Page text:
"We believe strongly in the declaration by the Truth and Reconciliation Commission that universities must be leaders in re-setting the relationship between Indigenous and non-Indigenous communities. We know this relationship has been destructive and there is much work to be done.
For our part, this means advancing reconciliation through education, dialogue, and collective action, and STU has a strong foundation from which to build. We have a significant and growing number of Indigenous students, Indigenous faculty, a Chair in Native Studies, a Mi’kmaq / Maliseet Bachelor of Social Work Program, a Native Studies Program, Indigenous Language Programs, courses at St. Mary’s and Elsipogtog First Nations, an Advisory Council for Aboriginal Student Services, and the Wabanaki Student Centre.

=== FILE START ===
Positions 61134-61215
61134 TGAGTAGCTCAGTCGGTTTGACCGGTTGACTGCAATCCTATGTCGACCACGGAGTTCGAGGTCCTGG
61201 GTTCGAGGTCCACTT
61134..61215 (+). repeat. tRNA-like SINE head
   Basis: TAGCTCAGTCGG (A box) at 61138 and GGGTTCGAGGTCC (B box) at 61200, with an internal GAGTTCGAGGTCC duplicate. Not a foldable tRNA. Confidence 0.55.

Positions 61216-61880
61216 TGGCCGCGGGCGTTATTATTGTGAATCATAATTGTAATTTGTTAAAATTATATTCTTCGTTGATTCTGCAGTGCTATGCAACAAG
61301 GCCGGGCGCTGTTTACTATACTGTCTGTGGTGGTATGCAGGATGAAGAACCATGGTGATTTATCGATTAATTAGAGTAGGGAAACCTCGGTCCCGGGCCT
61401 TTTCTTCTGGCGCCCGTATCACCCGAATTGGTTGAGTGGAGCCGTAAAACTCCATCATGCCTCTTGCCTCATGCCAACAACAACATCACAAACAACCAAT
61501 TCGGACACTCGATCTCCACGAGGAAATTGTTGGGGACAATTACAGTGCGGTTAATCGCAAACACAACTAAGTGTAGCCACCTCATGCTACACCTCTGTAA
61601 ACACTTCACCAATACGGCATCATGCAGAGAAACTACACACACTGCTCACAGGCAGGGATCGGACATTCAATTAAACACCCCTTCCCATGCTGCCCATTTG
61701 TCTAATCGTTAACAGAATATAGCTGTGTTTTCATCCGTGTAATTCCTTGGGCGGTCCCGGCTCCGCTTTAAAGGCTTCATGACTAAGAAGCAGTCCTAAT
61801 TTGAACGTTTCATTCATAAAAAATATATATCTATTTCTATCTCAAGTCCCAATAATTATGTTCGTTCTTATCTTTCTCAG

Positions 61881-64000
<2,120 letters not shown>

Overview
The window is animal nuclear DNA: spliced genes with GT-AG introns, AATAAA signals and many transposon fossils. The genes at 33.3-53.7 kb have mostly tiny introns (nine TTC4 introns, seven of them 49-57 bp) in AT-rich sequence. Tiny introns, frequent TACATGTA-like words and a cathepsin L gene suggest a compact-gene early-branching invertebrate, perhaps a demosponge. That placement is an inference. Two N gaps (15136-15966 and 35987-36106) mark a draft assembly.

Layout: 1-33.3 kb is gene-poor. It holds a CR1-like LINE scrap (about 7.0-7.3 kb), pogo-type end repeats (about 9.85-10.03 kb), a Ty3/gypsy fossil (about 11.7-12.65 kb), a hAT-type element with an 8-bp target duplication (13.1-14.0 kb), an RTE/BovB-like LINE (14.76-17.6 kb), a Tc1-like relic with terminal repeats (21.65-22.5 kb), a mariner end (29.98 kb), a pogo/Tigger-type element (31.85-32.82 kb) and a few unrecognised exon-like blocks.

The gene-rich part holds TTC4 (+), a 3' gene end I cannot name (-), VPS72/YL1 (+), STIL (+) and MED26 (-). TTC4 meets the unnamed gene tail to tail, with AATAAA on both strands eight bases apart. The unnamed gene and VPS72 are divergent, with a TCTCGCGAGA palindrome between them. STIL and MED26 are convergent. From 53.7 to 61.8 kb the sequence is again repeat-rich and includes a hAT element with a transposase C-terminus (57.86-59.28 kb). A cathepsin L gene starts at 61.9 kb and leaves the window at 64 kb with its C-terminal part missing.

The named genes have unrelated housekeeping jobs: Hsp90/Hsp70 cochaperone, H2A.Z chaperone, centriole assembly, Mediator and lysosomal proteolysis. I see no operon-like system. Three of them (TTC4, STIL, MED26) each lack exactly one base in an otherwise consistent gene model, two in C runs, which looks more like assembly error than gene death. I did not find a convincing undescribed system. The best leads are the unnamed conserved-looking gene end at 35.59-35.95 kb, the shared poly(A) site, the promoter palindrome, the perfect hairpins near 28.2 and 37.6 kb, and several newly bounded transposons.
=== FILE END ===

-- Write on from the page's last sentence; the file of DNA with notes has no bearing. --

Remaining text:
The flags of the Wolastoqiyik and the Mi’kmaq Grand Council that welcome visitors to our campus publicly and permanently acknowledge that St. Thomas University is located on the traditional territory of the Wolastoqiyik and, when St. Thomas University and St. Thomas College was located in Chatham, the traditional territory of the Mi’kmaq. They are symbolic of the past and hopeful for the future, especially our aspirations for our Indigenous and non-Indigenous students. With steps both symbolic and substantive, I believe that it is within us to be the leaders that the Truth and Reconciliation Commissioners have called us to be."
— Dawn Russell, President and Vice-Chancellor